Paul Willis writes: Science is not a democracy. A consensus of evidence may be interesting, but technically it may not be significant. The thoughts of a majority of scientists doesn’t mean a hill of beans. It’s all about the evidence. The science is never settled.
These are refrains that I and other science communicators have been using over and over again when we turn to analysing debates and discussions based on scientific principles. I think we get torn between remaining true to the philosophical principles by which science is conducted and trying to make those principles familiar to an audience that probably does not understand them.
So let me introduce a concept that is all-too-often overlooked in science discussions, that can actually shed some light deep into the mechanisms of science and explain the anatomy of a scientific debate. It’s the phonically beautiful term ‘consilience’.
Consilience means to use several different lines of inquiry that converge on the same or similar conclusions. The more independent investigations you have that reach the same result, the more confidence you can have that the conclusion is correct. Moreover, if one independent investigation produces a result that is at odds with the consilience of several other investigations, that is an indication that the error is probably in the methods of the adherent investigation, not in the conclusions of the consilience.
Let’s take an example to unpack this concept, an example where I first came across the term and it is a beautiful case of consilience at work. Charles Darwin’s On Origin Of Species is a masterpiece of consilience. Each chapter is a separate line of investigation and, within each chapter there are numerous examples, investigations and experiments that all join together to reach the same conclusion: that life changes through time and that life has evolved on Earth. Take apart On Origin Of Species case by case and no single piece of evidence that Darwin mustered conclusively demonstrates that evolution is true. But add those cases back together and the consilience is clear: evidence from artificial breeding, palaeontology, comparative morphology and a host of other independent lines of investigation combine to confirm the same inescapable conclusion.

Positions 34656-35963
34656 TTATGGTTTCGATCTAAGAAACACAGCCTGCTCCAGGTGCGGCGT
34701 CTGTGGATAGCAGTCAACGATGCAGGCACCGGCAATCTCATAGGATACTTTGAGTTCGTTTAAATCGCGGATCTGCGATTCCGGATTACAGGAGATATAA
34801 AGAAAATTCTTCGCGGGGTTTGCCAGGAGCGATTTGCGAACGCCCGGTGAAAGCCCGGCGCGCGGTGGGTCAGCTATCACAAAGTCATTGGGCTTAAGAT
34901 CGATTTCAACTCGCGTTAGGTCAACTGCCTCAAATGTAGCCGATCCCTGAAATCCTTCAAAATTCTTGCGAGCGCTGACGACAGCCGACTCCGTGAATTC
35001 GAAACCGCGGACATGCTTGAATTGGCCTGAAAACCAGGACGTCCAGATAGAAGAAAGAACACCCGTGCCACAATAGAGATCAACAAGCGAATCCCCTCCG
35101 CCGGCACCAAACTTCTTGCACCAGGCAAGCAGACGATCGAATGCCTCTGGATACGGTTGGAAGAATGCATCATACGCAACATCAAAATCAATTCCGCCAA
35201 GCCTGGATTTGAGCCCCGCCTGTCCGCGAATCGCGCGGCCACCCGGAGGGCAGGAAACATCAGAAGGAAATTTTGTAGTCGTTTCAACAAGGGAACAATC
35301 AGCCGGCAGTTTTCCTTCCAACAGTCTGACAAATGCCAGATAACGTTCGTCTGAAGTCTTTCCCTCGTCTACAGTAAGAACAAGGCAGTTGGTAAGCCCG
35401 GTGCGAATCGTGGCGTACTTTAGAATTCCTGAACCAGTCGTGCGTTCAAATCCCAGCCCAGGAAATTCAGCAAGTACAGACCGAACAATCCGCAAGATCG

That was 1859. Since then yet more investigations have been added to the consilience for evolution. What’s more, these investigations within the biological and geological sciences have been joined with others from physics and chemistry as well as completely new areas of science such as genetics, radiometric dating and molecular biology. Each independent line of investigation builds the consilience that the world and the universe are extremely old and that life has evolved through unfathomable durations of time here on our home planet.
So, when a new line of investigation comes along claiming evidence and conclusions contrary to evolution, how can that be accommodated within the consilience? How does it relate to so many independent strains conjoined by a similar conclusion at odds with the newcomer? Can one piece of evidence overthrow such a huge body of work?
Such is the thinking of those pesky creationists who regularly come up with “Ah-Ha!” and “Gotcha!” factoids that apparently overturn, not just evolution, but the whole consilience of science. [Continue reading…]